“Apart from a short period (1717-19) spent in Mantua under the patronage of Philip of Hesse-Darmstadt, Vivaldi never held a full-time post in church or at court; for a composer of Vivaldi’s talent and standing, this was most unusual.
That said, he was employed for significant periods by the Ospedale della Pietài, a Venetian institution (founded c.1340) that cared for unwanted children, often illegitimate or physically disadvantagedii. The Pietà’s performers were taken from a group of women known as the figlie di coro, who sang and played the violin, violin in tromba marina, viola, viola d’amore, cello, violone, viol, double bass, theorbo, mandolin, harpsichord, organ, oboe, flute, recorder, chalumeau and clarinet. The Pietà developed a strong reputation for its musical performances, engaging the finest composers and teachers of the day. It was important to ensure that the standards were high; after all, these entertainments were most popular with Venetians and visitors alike whose donations provided a welcome extra source of revenue.
In addition to the many fine vocal works, Vivaldi also contributed many concertos that could be used to replace parts of the liturgy in church services. Amongst these are almost certainly all of his concertos for violin and obligato organ, presumably designed to show off the magnificent instrument that the Pietà had purchased in 1708.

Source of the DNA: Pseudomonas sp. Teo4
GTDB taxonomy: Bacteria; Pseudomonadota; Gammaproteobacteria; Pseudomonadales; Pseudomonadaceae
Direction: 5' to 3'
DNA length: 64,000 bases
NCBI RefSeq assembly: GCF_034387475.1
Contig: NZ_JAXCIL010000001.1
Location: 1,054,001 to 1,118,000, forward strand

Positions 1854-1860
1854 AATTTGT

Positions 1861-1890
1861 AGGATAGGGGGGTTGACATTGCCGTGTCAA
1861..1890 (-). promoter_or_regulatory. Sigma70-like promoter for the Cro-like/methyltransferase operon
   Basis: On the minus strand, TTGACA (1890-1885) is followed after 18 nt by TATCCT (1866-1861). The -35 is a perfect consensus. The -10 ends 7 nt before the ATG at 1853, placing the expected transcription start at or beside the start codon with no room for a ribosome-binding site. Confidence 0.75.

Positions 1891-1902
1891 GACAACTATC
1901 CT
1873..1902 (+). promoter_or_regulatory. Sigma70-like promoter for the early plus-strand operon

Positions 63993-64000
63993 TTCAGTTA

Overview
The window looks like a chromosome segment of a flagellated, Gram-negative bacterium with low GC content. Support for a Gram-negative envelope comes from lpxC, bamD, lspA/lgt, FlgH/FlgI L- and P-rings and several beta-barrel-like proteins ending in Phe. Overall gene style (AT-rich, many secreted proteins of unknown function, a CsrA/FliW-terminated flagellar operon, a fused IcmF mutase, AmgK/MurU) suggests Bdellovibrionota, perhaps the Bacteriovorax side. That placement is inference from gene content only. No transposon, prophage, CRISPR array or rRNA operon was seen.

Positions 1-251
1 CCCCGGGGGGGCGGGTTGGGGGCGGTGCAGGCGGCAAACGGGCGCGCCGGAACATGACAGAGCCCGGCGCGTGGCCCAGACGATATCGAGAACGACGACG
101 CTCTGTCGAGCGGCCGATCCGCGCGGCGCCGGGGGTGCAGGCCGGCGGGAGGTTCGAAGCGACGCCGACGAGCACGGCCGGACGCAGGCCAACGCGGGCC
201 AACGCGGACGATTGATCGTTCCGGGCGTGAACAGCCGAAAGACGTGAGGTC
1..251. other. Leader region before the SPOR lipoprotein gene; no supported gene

We are extremely grateful to the Vivaldi scholar Michael Talbot for sharing his findings. As so much of Vivaldi’s sacred output seems to have been created whilst deputising for others, one can only imagine the riches that would have poured forth from his pen had he been given a church post. The quality of the music contained within his sacred oeuvre is breath-taking and it is a great tragedy that the evidence points to a large tranche of this repertoire having been lost over the years. It is interesting on this last point to note how few of the great composers since 1750 have been violinists. One can only hope that the time is now ripe for Vivaldi’s genius as a church composer to be fully recognised”
La Serenissima is the UK’s leading exponent of the music of eighteenth-century Venice. Praised for its ‘all-too-rare ability to make one’s pulse race afresh with every new project’ (Gramophone), La Serenissima has uncovered a plethora of neglected music, making it available to all through live performance, recording and outreach. Uniquely, the group’s entire repertoire is edited from source material. Founded in 1994 by violinist Adrian Chandler, La Serenissima is recognised for its outstanding
recording catalogue, which is regularly featured on BBC Radio 3, Classic FM and international radio; advertising (Versace, 2018) and film (Portrait of a Lady on Fire, 2020). The group has won two Gramophone Awards: for The French Connection (2010) and The Italian Job (2017); in 2018 Vivaldi X2 topped the UK Classical Chart.
Behind Closed Doors, made in 2020, attracted a double five-star review in BBC Music Magazine for the music of neglected composer Giuseppe Antonio Brescianello. The group embarked on new digital formats in 2021 with support from the Culture Recovery Fund & Continuo Foundation. This created outreach videos aimed at Key-Stage 2 children and the launch of a podcasting series Lost & Found. La Serenissima performs across the UK and internationally and is proud to have
as its Honorary Patron, His Excellency The Italian Ambassador to the UK.